Program your AI’s however you’d like; interact with the machines however you deem; but don’t expect that the machine will behave just like you, because it is not you. It’s a machine.

The Divergence: a response to Sam Altman’s The Merge

I usually let the monster that is the internet alone and distant. It’s a dangerous place to speak your mind because you never know if someone (or something) will bite back. However, after reading through Y Combinator founder Sam Altman’s blog post on the emerging singularity, I couldn’t help but notice the unusually dark statements for a silicon Valley technocrat to make. No words on “bringing the world closer together”, or “making the world a better place.” Instead, the future of technology apparently has a more deathly tone.

There’s sense in some of the points he makes. Genetic engineering of human embryos is already happening and the practice may very well continue into the 21st century. Whether it will continue into the 22nd is still a toss-up, for who knows what sort of monstrosity will be engineered then that can still be called “human”. Machine interfaces will become increasingly invasive within our bodies —even if modern medicine has sough to do the opposite. I can also fully attest to the addictive qualities that the internet has and how it messes with our brains to a large degree. It’s effects have been thoroughly proven in science labs and family dinners.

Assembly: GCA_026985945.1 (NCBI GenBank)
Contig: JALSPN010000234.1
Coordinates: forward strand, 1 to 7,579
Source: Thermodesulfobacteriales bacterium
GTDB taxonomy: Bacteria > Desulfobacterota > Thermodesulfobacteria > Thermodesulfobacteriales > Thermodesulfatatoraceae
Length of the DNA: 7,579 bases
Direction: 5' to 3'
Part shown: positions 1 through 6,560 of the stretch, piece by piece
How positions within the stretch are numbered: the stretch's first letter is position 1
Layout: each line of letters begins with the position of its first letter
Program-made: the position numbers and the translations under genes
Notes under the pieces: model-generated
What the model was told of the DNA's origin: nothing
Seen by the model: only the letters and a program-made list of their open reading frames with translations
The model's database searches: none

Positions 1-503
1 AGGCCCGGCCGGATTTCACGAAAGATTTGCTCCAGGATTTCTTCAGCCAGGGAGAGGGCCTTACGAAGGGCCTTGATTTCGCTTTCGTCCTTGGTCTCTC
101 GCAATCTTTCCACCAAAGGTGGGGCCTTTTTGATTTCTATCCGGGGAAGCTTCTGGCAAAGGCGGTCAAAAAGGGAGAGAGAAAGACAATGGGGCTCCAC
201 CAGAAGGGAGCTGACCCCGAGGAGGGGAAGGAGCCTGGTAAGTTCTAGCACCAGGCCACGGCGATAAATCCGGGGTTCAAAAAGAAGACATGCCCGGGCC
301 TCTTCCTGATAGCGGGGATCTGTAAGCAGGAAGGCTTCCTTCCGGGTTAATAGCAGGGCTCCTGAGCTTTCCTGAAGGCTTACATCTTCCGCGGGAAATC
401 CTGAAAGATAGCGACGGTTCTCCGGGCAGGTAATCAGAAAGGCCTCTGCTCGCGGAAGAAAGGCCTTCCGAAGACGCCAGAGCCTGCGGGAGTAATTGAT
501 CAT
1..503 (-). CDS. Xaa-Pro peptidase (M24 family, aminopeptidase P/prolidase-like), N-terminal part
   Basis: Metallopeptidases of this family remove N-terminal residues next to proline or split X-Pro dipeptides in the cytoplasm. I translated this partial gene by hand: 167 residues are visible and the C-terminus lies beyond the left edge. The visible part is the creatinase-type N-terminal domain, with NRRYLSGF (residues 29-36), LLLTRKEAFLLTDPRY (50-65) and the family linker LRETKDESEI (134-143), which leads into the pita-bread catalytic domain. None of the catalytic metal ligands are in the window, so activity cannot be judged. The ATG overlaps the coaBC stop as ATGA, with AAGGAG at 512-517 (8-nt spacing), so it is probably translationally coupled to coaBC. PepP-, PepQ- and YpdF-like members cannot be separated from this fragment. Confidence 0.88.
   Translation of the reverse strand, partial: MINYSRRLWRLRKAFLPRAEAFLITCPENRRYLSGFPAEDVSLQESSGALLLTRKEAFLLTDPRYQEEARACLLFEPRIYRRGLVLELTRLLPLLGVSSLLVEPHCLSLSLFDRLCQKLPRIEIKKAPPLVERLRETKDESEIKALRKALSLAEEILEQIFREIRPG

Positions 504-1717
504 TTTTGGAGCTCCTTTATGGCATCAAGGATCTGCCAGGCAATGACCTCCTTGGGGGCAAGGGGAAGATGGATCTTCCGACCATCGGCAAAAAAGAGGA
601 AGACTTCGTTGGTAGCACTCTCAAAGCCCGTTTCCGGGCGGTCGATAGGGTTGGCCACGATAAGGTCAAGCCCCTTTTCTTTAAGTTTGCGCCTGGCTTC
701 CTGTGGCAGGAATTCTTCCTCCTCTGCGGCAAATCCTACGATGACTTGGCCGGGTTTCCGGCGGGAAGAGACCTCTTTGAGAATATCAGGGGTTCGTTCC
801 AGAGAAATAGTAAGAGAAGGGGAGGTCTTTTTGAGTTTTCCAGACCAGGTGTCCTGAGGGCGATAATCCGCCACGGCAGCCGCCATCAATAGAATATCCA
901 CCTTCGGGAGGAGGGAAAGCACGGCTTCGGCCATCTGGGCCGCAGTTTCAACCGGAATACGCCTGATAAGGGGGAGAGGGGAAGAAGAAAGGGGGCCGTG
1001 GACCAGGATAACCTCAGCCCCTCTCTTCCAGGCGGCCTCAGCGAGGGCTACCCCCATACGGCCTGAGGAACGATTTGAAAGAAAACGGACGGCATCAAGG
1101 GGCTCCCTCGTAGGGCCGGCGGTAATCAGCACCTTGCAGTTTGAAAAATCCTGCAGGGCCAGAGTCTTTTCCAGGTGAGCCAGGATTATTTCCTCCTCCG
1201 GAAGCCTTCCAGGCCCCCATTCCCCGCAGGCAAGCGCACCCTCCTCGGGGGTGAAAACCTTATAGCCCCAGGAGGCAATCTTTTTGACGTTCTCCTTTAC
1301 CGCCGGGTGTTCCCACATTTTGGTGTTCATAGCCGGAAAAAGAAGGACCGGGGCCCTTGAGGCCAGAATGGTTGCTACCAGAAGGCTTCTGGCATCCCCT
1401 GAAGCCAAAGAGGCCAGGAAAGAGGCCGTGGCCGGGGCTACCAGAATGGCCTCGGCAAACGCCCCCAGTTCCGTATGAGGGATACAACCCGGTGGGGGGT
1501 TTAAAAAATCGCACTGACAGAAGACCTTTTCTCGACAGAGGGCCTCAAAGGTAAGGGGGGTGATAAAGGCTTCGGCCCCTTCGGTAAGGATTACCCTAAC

Mr. Altman describes how talking about the singularity is a topic you wouldn’t want to bring up on a dinner party. “It feels uncomfortable and real enough.” I agree on this too. I would find it extremely uncomfortable to tell my fellow partygoers how in just a few years they will be overtaken by a disembodied artificial intelligence that will wipe out humanity and establish itself as the dominant species. Not a great way to set the mood.